Five fantasies about the global economic system
It’s worth noting an article that the Guardian’s economics editor Larry Elliott filed earlier this week from Davos. Although he acknowledges that it is possible to construct an argument which is sanguine about the current prospects for the world economy, it is not the most likely outcome. One of the reasons, he suggests, is that the movers and shakers are still living in a “dream world” propped up by “at least five big fantasies” about the global economic system.
In summary then (since the whole article is well worth reading):
- “The first is that policymakers are in control, when all the evidence of the past decade is that they have allowed the global imbalances to develop unchecked, turned a blind eye to the excesses in asset markets and blown up a series of bubbles.”
- “The second is that the global economy has decoupled so that problems in the US will not affect the rest of the world. This, of course, is precisely the opposite of the message of recent years, when the argument has been that globalisation has increased the linkages between national economies…”
- “The third fantasy is to believe that the financial system is basically sound. There is still a tendency to believe that the scandal that cost Société Générale €4.9bn (£3.6bn) was the result of the activities of a rogue trader rather than simply the most egregious example of a form of the wild gambling that has been going on unchecked….”
- “The fourth fantasy is the assumption that the problems of the past six months are a crisis of liquidity, when they are in reality a crisis of solvency. Provision of cheap money … is not nearly so effective if businesses and consumers are unable to pay off their debts.”
- “Finally, there is the fantasy that not much has to change. Today’s problems are the culmination of a 20-year process that has seen curbs lifted on banks and investment houses, finance become a bigger and bigger part of developed economies, and a distribution of rewards in favour of those allegedly in charge of the runaway train.”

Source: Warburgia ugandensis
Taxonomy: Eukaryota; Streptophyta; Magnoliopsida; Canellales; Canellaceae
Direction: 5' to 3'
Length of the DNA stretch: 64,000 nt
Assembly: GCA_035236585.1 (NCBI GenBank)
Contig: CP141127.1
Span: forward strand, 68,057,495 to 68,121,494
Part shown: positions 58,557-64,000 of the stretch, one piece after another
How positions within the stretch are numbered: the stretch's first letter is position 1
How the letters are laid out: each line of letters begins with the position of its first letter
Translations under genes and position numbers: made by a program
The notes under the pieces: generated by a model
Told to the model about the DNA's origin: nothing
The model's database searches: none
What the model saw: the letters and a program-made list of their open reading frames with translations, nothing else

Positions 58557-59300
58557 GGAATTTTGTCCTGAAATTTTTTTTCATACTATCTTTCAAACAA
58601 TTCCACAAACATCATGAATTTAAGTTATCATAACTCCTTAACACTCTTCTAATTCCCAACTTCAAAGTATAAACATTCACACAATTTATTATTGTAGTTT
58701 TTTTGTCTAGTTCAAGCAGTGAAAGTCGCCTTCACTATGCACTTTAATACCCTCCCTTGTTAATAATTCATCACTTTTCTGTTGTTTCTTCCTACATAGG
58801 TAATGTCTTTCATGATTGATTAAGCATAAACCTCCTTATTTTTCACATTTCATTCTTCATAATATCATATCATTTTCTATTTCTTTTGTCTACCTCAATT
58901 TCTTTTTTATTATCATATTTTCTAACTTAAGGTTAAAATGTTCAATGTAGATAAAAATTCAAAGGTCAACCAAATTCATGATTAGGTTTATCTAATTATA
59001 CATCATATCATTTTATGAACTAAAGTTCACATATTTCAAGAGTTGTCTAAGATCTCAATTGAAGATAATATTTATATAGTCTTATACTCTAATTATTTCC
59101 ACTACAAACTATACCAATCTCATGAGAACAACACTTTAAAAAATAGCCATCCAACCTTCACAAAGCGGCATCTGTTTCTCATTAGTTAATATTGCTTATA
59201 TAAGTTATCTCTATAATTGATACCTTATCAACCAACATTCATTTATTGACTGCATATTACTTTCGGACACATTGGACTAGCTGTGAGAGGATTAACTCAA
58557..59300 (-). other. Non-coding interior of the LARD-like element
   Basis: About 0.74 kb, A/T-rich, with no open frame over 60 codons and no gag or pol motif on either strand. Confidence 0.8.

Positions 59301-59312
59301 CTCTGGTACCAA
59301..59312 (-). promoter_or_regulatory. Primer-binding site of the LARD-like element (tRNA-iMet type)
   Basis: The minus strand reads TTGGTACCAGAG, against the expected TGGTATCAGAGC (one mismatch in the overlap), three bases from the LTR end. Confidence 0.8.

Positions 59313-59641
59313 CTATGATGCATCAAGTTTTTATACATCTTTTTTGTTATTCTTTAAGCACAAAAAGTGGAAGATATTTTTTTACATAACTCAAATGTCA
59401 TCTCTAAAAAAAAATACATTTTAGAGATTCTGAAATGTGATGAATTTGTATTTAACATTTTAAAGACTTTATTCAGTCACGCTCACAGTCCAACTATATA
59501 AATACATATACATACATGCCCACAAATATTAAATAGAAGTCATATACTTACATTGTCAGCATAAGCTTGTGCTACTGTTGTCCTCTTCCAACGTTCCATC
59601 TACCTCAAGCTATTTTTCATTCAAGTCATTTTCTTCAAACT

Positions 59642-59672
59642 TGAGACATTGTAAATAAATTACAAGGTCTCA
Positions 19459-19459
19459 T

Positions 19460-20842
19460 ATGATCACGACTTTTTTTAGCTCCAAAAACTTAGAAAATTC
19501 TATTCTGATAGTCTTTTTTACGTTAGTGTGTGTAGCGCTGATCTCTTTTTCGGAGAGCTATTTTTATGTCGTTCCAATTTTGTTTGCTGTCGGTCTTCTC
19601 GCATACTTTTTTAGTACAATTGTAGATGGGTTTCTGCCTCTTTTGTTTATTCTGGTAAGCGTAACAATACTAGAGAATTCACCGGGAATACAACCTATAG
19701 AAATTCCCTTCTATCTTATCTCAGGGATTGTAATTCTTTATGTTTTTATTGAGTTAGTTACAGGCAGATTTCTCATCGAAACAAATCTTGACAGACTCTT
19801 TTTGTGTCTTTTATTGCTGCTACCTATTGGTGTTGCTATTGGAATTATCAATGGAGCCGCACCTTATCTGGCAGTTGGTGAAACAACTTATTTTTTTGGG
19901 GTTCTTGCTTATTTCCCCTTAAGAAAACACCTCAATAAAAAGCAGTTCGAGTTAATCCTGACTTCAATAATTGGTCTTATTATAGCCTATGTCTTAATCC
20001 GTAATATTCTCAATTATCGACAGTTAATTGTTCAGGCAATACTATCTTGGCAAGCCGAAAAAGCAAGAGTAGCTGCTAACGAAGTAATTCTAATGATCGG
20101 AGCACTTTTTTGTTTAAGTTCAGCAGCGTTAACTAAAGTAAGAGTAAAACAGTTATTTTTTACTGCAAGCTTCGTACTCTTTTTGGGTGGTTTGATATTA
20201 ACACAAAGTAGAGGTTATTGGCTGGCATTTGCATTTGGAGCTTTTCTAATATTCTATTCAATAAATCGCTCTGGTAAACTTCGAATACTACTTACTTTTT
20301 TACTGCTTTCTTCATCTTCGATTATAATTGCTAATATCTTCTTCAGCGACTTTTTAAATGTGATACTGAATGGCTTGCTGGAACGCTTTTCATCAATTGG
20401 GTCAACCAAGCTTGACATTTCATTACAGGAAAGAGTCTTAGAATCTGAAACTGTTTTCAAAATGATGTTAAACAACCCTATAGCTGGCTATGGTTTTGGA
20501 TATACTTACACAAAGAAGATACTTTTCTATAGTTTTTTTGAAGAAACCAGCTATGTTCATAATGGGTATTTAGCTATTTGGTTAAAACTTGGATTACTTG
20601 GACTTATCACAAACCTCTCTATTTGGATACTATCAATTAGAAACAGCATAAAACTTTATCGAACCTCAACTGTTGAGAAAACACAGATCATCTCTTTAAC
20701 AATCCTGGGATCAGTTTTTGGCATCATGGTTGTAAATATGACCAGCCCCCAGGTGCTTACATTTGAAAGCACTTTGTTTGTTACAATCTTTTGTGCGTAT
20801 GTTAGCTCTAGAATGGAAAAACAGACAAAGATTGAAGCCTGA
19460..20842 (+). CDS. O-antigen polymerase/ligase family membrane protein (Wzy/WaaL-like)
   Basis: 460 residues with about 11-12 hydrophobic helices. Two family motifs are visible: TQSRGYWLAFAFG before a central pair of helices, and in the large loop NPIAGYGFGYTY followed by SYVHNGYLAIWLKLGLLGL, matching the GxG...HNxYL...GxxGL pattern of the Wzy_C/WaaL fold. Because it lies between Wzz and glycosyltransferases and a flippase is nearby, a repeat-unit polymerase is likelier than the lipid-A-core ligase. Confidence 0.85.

From a futures perspective, the way Elliott has framed the argument reminds me of Pierre Wack and the ‘three miracles’ story from the first set of Shell oil scenarios. As recalled in The Age of Heretics by Art Kleiner, “On the chart it was labeled “High Supply” (B3): it said that through the heroic efforts of the oil companies , the West would develop enough new oil to keep on top the world’s demand. …. “But let us see”, Wack said drily, “what would have to come to pass”. This future would require not just one, but three simultaneous miraculous events to come to pass”.
Or as Elliott notes in his article:
A long-term solution requires recognition that the crisis of the past six months is not the equivalent of a fit athlete suffering a muscle strain that will wear off given a bit of time and some intensive physiotherapy but rather the not quite fatal heart attack for the 60-a-day smoker. Briefly cutting down to 50 a day is not the panacea.
But given the response at Davos to those who suggested that the financial system might need to be re-regulated, such a recognition is a blind spot right now.